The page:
Court says Civil Rights Act prohibits discrimination based on sexual orientation and gender identity
Michigan’s civil rights law includes protections against discrimination based on sexual orientation or gender identity under a landmark decision by the Michigan Supreme Court on Thursday.
The Elliott-Larsen Civil Rights Act of 1976 covers discrimination in employment, education, housing, and public housing. Among other things, it includes protections against discrimination based on sex. And a majority of a split court held that includes protections for LGBT people.
“Discrimination based on sexual orientation necessarily constitutes discrimination based on sex,” Justice Elizabeth Clement wrote in the majority opinion.
The decision was 5 to 2, with the minority saying the court stepped outside the specific bounds of the law.
“And the duty of this Court is to say what the law is, not what it thinks the law should be. But that is exactly what a majority of this Court has done here,” Judge Brian Zahra wrote in a dissent.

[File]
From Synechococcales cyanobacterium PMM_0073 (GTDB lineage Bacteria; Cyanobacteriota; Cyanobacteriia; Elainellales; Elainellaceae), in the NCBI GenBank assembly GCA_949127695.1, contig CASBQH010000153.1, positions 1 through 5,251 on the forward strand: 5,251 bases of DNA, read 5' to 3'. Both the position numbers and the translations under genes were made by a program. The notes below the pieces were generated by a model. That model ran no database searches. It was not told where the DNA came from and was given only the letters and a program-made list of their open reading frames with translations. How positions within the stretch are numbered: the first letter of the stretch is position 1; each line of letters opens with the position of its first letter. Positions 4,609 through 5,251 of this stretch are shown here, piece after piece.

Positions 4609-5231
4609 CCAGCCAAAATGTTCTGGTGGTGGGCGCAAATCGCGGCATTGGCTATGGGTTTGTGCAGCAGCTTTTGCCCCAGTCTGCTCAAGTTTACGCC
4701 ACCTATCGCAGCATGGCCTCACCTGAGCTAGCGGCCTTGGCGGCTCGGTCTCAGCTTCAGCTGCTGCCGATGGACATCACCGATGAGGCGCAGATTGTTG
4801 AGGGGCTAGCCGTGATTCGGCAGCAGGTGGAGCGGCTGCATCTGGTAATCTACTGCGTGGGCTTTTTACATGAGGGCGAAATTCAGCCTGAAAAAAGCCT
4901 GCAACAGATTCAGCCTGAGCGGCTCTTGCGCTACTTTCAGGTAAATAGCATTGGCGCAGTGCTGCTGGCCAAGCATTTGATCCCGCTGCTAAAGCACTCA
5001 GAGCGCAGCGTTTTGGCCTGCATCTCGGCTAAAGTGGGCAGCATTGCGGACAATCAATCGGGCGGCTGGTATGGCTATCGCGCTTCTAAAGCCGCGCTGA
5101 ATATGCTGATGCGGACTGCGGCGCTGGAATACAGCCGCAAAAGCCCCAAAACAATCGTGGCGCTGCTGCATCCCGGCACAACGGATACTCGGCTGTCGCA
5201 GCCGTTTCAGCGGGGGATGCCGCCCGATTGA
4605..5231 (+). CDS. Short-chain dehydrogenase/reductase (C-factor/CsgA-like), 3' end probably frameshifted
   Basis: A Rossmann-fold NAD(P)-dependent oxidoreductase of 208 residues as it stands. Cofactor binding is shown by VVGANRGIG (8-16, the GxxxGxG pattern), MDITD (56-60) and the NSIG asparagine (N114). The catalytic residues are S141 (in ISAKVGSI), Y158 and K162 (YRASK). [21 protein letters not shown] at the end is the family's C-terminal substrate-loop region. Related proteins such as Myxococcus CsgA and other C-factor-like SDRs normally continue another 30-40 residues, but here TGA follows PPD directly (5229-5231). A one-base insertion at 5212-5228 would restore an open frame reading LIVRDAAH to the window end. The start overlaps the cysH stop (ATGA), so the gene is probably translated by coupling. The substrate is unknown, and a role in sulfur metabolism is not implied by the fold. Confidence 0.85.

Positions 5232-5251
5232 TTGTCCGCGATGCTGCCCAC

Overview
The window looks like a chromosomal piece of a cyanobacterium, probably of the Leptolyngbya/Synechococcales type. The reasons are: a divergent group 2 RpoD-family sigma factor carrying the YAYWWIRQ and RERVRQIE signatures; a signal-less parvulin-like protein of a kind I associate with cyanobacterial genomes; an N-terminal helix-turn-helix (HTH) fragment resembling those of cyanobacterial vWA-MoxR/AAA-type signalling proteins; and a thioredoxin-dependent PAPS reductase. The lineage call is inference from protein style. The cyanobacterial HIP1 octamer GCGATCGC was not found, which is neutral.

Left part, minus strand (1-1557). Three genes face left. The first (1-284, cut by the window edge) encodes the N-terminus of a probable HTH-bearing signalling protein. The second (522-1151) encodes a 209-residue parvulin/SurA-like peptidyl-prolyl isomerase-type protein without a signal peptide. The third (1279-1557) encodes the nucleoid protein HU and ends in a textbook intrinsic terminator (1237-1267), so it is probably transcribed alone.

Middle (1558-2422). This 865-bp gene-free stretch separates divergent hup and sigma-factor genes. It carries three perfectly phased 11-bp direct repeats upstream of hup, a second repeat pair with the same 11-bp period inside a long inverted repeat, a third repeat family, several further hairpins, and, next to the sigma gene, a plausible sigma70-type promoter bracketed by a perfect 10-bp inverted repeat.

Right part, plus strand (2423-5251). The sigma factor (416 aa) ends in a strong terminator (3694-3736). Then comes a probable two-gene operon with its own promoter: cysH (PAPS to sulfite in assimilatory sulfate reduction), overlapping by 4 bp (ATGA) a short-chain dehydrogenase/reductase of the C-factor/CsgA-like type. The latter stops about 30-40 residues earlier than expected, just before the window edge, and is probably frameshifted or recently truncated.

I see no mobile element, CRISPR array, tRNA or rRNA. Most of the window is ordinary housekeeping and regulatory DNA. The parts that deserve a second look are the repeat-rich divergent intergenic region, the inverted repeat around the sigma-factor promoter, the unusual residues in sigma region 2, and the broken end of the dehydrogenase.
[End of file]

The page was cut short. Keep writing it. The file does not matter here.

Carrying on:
Clement, a Republican-appointed judge, was joined in her majority opinion by three Democratic-appointed justices. Zahra was joined by another Republican-appointed judge.
The court ruled against a Sturgis wedding venue refusing to allow same-sex wedding ceremonies and a hair removal clinic refusing to accept a transitioning woman as a client.
None of the parties’ attorneys responded to requests for comment from the Michigan Public Radio Network.
Attorney General Dana Nessel, Michigan’s first openly gay elected official, applauded the court’s decision. She also helped litigate the case.
“Businesses, employers, retailers, educational institutions, landlords, real estate agents or others will no longer be allowed to discriminate against anyone in Michigan because of their sexual orientation or gender identity,” a Nessel said.
“Finally, we have protections for sexual orientation and gender identity in so many different areas that we’ve never had before, and that’s a great feeling, let me just say.”
The Civil Rights Act covers 10 protected categories, including race, religion, weight, marital status and gender. But the legislature has long ignored efforts to add specific language about LGBT rights to the law.
Governor Gretchen Whitmer was also among those who applauded the decision.
“Michigan is more free and fair today than it was yesterday,” she said in a statement released by her office.